By: Dana Howard, Lead Teacher, Penfield Montessori Academy
Many people are surprised when they visit a Montessori primary classroom. They see children joyfully going about their work, sometimes for very long periods of time, without any signs of boredom or exhaustion. Visitors sometimes ask, “What’s the secret? Why are they working so quietly, happily, and cooperatively?” The Montessori teacher reveals that there is no “secret,” but instead a method. The Montessori Method is built on a few core principles, including: respect for the child, freedom within limits, and fostering independence as well as social unity.
One overarching principle of the Montessori philosophy is freedom. In the classroom, each child is given as much freedom as he or she can handle. Freedom, in the Montessori environment, is balanced with clear, consistent, and reasonable behavior guidelines. When children experience freedom to move, talk, choose their activities, etc., they gain independence. As children develop more and more independence, their true nature shines through, and they often exhibit positive character traits, such as: confidence, joyfulness, courage, determination, and curiosity.
As adults, we can provide opportunities for children to express their ever-growing independence. Sometimes, this can be as simple as giving time and space for a child to work out an idea or problem on his or her own. For parents and Montessori teachers alike, it can be quite challenging to unconditionally accept a child’s work (flaws and all) without correcting. It is important to remember that the child is learning, and will naturally refine his or her skills over time.
Meaningful Tasks that Young Children Can Do Independently at Home
1. Getting Dressed
To help children dress themselves, it is best to provide only a few clothing choices at a time. Clothing options can be stored in a low dresser or shelf that the child can access. When choosing clothes, it is best to select items that the child can put on without too much complication.
Young children often enjoy carrying out their own hygiene routines, including: brushing their teeth and hair, washing their face and hands, blowing their noses, applying lotion and lip balm, etc. Adults can show how to use grooming tools and products on themselves before offering them to the child.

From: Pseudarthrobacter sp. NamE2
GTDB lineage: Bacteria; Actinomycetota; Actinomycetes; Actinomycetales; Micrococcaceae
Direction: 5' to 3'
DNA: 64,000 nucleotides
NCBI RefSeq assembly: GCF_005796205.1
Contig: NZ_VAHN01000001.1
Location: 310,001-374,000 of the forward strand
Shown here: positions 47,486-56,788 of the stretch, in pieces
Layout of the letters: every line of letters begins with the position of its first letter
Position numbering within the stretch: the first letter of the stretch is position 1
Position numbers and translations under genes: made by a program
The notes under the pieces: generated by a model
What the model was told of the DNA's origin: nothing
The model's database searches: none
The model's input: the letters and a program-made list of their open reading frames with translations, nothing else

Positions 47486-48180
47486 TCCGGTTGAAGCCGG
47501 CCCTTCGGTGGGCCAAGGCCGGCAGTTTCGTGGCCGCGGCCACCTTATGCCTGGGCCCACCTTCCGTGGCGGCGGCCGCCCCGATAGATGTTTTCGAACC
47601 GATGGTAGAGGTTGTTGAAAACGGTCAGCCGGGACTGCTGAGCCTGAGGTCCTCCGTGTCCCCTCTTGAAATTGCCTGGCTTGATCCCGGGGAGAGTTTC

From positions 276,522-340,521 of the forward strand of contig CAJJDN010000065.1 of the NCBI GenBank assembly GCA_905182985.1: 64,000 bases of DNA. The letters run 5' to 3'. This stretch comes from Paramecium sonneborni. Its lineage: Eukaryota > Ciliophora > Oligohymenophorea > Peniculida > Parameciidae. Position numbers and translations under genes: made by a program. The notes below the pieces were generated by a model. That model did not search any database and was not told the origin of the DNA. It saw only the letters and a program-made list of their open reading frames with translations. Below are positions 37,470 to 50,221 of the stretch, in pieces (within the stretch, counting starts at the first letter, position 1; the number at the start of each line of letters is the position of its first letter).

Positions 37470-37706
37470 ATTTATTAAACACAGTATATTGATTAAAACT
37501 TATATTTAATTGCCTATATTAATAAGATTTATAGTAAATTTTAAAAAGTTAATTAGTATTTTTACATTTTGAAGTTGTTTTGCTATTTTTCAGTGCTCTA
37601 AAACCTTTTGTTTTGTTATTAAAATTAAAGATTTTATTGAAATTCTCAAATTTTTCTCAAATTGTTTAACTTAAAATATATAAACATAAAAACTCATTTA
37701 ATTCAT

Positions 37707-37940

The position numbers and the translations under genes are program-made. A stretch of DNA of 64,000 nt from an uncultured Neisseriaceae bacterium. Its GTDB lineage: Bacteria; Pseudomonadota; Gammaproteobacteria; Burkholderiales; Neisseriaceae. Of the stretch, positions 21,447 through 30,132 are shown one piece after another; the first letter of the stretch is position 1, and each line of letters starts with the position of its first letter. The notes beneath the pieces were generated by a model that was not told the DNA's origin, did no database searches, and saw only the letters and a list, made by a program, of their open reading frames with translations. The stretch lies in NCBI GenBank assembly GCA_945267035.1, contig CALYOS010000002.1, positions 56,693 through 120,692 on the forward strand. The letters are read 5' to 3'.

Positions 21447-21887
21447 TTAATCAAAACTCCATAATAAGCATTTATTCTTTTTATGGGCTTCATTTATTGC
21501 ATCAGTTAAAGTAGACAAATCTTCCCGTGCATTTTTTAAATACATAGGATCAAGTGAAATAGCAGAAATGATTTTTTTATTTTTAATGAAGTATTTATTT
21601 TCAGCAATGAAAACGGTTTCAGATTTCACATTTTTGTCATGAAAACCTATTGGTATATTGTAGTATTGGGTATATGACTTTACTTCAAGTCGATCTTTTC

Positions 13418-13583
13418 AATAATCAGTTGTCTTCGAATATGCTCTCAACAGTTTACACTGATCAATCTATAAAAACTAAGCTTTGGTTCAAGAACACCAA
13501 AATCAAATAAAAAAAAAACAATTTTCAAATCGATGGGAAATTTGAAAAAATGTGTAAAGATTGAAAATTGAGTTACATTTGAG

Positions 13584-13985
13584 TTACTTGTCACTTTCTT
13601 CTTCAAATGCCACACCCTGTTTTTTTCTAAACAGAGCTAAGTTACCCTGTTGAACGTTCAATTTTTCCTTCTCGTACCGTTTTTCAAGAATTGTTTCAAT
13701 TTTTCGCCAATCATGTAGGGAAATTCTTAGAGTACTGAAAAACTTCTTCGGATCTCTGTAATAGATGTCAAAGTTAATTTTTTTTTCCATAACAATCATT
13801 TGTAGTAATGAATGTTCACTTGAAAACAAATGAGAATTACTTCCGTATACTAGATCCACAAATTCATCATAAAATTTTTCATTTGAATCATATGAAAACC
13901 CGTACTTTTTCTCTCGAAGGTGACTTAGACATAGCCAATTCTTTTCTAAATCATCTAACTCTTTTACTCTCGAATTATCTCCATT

3. Preparing a Snack or Meal
With a little guidance, young children can prepare simple and healthy snacks for themselves. Some ideas include: hardboiled eggs, celery sticks with peanut butter, crackers and hummus, personal pizzas, bagels with cream cheese, yogurt and sliced fruit, smoothies, tacos, and so many more! Simple baking recipes are always a hit too!
4. Caring for the Home and Cleaning
From dusting, to vacuuming, to sweeping, to folding towels, your child can do it all on his or her own! Young children are typically quite interested in taking part in every-day household chores and tasks. Children may also enjoy watering plants, tending a garden, caring for family pets, washing dishes, and other common household activities.
In a Montessori classroom, you will see children lovingly taking care of themselves and their classroom. These activities are deeply meaningful in terms of the child’s physical, intellectual, and emotional development. We don’t force children to take part in these tasks, so they are not referred to as chores in the classroom. Children are invited to take part, and then shown one simple way of carrying out the task. When children engage in meaningful and interesting activities, they naturally experience joy of work.
What Montessori-inspired tasks would you like to try with your child?